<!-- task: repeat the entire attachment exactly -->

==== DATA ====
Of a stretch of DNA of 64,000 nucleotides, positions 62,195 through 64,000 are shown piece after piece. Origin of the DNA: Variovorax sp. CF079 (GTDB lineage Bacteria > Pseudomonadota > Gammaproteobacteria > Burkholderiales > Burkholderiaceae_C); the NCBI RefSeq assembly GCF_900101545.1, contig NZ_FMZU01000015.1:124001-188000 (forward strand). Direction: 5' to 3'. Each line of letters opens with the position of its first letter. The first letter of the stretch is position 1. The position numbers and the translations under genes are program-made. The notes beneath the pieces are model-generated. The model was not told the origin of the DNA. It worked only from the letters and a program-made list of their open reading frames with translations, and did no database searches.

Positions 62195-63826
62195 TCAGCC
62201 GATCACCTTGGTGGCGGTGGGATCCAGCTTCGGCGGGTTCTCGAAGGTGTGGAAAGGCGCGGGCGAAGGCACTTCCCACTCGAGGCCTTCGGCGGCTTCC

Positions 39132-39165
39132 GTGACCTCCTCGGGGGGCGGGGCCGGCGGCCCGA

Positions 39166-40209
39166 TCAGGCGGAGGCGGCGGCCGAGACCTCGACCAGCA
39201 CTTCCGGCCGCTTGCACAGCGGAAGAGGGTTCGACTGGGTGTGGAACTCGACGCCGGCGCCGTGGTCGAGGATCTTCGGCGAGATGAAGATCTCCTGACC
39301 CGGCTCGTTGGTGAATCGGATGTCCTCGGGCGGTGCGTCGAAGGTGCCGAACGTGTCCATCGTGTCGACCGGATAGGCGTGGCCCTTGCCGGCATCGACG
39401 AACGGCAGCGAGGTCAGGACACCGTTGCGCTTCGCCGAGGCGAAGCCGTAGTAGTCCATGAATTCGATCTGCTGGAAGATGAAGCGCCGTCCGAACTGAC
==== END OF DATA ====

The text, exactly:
Of a stretch of DNA of 64,000 nucleotides, positions 62,195 through 64,000 are shown piece after piece. Origin of the DNA: Variovorax sp. CF079 (GTDB lineage Bacteria > Pseudomonadota > Gammaproteobacteria > Burkholderiales > Burkholderiaceae_C); the NCBI RefSeq assembly GCF_900101545.1, contig NZ_FMZU01000015.1:124001-188000 (forward strand). Direction: 5' to 3'. Each line of letters opens with the position of its first letter. The first letter of the stretch is position 1. The position numbers and the translations under genes are program-made. The notes beneath the pieces are model-generated. The model was not told the origin of the DNA. It worked only from the letters and a program-made list of their open reading frames with translations, and did no database searches.

Positions 62195-63826
62195 TCAGCC
62201 GATCACCTTGGTGGCGGTGGGATCCAGCTTCGGCGGGTTCTCGAAGGTGTGGAAAGGCGCGGGCGAAGGCACTTCCCACTCGAGGCCTTCGGCGGCTTCC

Positions 39132-39165
39132 GTGACCTCCTCGGGGGGCGGGGCCGGCGGCCCGA

Positions 39166-40209
39166 TCAGGCGGAGGCGGCGGCCGAGACCTCGACCAGCA
39201 CTTCCGGCCGCTTGCACAGCGGAAGAGGGTTCGACTGGGTGTGGAACTCGACGCCGGCGCCGTGGTCGAGGATCTTCGGCGAGATGAAGATCTCCTGACC
39301 CGGCTCGTTGGTGAATCGGATGTCCTCGGGCGGTGCGTCGAAGGTGCCGAACGTGTCCATCGTGTCGACCGGATAGGCGTGGCCCTTGCCGGCATCGACG
39401 AACGGCAGCGAGGTCAGGACACCGTTGCGCTTCGCCGAGGCGAAGCCGTAGTAGTCCATGAATTCGATCTGCTGGAAGATGAAGCGCCGTCCGAACTGAC